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Rearranging the World

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Wednesday, December 21, 2011

New York Times correspondent Michael S. Schimidt and Wall Street Journal reporter Sam Dagher weigh in on the Iraq the U.S. is leaving after 9 years of occupation. Then we’ll take a look at the life and work of the famous writers and friends, Dorothy Thompson and Rebecca West. David Margolick tells the story behind one of the defining images of the civil rights movement—a photograph of a black student and a jeering white student in front of Little Rock Central High School in 1957. Plus, our language maven Patricia T. O’Conner explains the origins of holiday words and phrases.

Iraq After the Withdrawal

New York Times correspondent Michael Schmidt and Sam Dagher, Wall Street Journal reporter in Iraq, discuss the withdrawal of U.S. troops from Iraq this month, the state of the country nine years after the invasion that overthrew Saddam Hussein, sectarian violence, and their thoughts about the future of Iraq.

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The Lives and Times of Dorothy Thompson and Rebecca West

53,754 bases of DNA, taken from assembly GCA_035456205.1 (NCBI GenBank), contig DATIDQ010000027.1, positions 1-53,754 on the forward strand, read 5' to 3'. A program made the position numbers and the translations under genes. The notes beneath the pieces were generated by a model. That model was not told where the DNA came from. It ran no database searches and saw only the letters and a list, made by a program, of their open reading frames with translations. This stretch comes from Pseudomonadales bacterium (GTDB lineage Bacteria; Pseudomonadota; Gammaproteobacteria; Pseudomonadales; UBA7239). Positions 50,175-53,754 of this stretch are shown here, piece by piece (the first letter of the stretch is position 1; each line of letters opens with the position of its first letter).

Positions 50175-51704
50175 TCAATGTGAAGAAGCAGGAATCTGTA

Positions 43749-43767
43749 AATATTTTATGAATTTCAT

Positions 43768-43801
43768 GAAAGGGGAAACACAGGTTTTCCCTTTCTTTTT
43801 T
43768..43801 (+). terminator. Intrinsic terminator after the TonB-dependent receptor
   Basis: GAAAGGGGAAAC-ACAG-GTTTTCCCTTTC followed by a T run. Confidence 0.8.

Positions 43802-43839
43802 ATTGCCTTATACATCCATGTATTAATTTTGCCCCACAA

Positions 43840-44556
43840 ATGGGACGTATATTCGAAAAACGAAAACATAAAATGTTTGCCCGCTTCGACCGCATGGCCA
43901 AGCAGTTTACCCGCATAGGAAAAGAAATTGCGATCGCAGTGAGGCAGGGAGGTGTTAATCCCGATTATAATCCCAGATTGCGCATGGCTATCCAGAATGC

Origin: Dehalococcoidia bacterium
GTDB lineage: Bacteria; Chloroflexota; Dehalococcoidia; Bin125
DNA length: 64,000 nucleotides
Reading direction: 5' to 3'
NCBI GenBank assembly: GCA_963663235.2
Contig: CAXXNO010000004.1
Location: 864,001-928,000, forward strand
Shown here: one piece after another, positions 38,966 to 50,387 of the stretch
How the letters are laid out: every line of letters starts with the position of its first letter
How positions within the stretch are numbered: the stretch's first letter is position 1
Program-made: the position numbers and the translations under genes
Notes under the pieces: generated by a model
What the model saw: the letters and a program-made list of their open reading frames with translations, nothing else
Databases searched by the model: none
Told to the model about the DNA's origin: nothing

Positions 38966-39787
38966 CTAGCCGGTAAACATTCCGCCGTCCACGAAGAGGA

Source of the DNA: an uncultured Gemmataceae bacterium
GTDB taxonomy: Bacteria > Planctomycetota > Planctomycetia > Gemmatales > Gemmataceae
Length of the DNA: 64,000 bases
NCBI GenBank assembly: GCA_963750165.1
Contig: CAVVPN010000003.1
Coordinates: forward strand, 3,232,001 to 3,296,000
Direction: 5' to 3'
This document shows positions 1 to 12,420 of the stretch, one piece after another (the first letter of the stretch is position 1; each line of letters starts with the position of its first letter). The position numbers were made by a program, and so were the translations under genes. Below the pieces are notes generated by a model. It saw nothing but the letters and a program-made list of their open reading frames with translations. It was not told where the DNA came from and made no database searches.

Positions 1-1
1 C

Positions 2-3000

Susan Hertog discusses Dangerous Ambition: Dorothy Thompson and Rebecca West New Women in Search of Love and Power, which chronicles these two women writers who achieved unprecedented fame and influence at tremendous personal cost. American Dorothy Thompson was the first female head of a European news bureau, a columnist and commentator with a tremendous following. Rebecca West, an Englishwoman, was a journalist, literary critic, novelist, and historian. They were drawn to ambitious men.

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Two Women of Little Rock

David Margolick tells the story of Elizabeth Eckford and Hazel Bryan Massery, two women whose names might not be well known, but whose image surely is. The famed photo taken of them in September 1957 shows Elizabeth, a black high school girl, dressed in white, walking in front of Little Rock Central High School, while Hazel, a white girl standing directly behind her, face twisted in hate, screams racial epithets. In Elizabeth and Hazel: Two Women of Little Rock Margolick tells the story behind the photograph, which captures an epic moment in the civil rights movement.

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Patricia T. O'Conner on the Language of the Holidays

Our word maven Patricia T. O'Conner talks about the many euphemisms we have for death—pushing up daisies, bought the farm, kicked the bucket—and she answers questions about English language and grammar. An updated and expanded third edition of her book, Woe is I: The Grammarphobe's Guide to Better English in Plain English, is now out in paperback, along with Origins of the Specious, written with Stewart Kellerman.

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